Get rid of the London banking culture

The economic logic is in the linkage between the other three freedoms: of services, finances and people. The linkage between freedom of financial flows and of people has been acknowledged by the UK Treasury: Hammond promised free movement for bankers, but not for plumbers. However a free market of services also requires a free flow of people. A plumber can not send his work by DHL to by self-installed, nor can sell on the Internet. As the UK has a strong position in services and in financial services, there is a strong interest to include these aspects in a deal. But the EU has much less interests in opening its markets to UK services. Many Europeans are even happy to get rid of the anglo-saxon neo-liberal banking culture including bonus-addicted bankers and anti-social hedge funds.

High Road and Sovereignty

The high road is thus close to the Swiss or Norwegian model but it involves all four freedoms. But this model is much less straightforward than it seems. In the first place it implies that the UK accepts EU regulations without caveats or delay. Hence it hardly reinstates parliamentary sovereignty. In the second place it maintains legal oversight over the implementation of EU law and it maintains a form of EU court over the interpretation of rules, and it offers the right to appeal but UK and EU citizens on decisions of the UK government. It has also been said that if financial services are part of an EU agreement, these services should be governed by EU law. Hence if the passporting rules remain (enabling Britain based banks to offer services in the EU), the clients should be able to ask for litigation under EU law in a court in their country. So much for sovereignty…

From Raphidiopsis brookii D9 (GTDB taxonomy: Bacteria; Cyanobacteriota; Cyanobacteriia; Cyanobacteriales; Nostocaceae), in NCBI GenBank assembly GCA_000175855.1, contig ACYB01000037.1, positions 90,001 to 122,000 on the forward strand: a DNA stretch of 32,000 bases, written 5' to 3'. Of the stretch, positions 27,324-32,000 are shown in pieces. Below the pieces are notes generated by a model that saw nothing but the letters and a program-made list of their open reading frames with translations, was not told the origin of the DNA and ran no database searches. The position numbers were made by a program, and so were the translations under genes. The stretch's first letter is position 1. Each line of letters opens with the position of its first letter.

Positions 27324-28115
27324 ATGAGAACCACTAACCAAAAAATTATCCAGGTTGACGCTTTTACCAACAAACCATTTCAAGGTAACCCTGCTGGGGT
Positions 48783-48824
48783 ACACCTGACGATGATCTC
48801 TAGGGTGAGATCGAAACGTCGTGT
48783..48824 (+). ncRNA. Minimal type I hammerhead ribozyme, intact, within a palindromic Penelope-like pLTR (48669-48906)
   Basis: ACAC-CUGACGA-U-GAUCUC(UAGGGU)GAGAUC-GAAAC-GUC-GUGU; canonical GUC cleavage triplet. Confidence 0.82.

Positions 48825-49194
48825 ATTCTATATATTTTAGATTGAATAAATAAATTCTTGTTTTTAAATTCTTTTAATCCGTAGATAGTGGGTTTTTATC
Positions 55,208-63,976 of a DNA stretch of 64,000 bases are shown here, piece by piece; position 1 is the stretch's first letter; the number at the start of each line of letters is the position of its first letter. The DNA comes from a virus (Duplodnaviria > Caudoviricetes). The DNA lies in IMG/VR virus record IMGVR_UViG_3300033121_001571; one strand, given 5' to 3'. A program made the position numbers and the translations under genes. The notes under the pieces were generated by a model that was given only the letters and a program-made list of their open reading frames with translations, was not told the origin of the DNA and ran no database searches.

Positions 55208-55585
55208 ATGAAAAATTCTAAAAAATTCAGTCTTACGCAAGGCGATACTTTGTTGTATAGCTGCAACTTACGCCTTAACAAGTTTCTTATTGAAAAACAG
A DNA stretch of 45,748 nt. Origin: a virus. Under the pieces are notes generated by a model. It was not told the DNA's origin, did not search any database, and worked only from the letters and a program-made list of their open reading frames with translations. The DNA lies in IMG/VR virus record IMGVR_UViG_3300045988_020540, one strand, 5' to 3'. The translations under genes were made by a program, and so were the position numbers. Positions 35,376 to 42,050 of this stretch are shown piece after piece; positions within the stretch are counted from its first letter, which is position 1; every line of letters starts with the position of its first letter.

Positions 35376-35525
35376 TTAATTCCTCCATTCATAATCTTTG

I am pessimistic on the feasibility of the high road. I am afraid the scenario is either a low road or a hard brexit, that is without an agreement of substance. This all is argument for a second referendum on the treaty to exit the European. The voters may then evaluate based either on uncertainty or on a worst case scenario. The only benefit of this mess is that the citizen gets properly informed on what the EU really is about.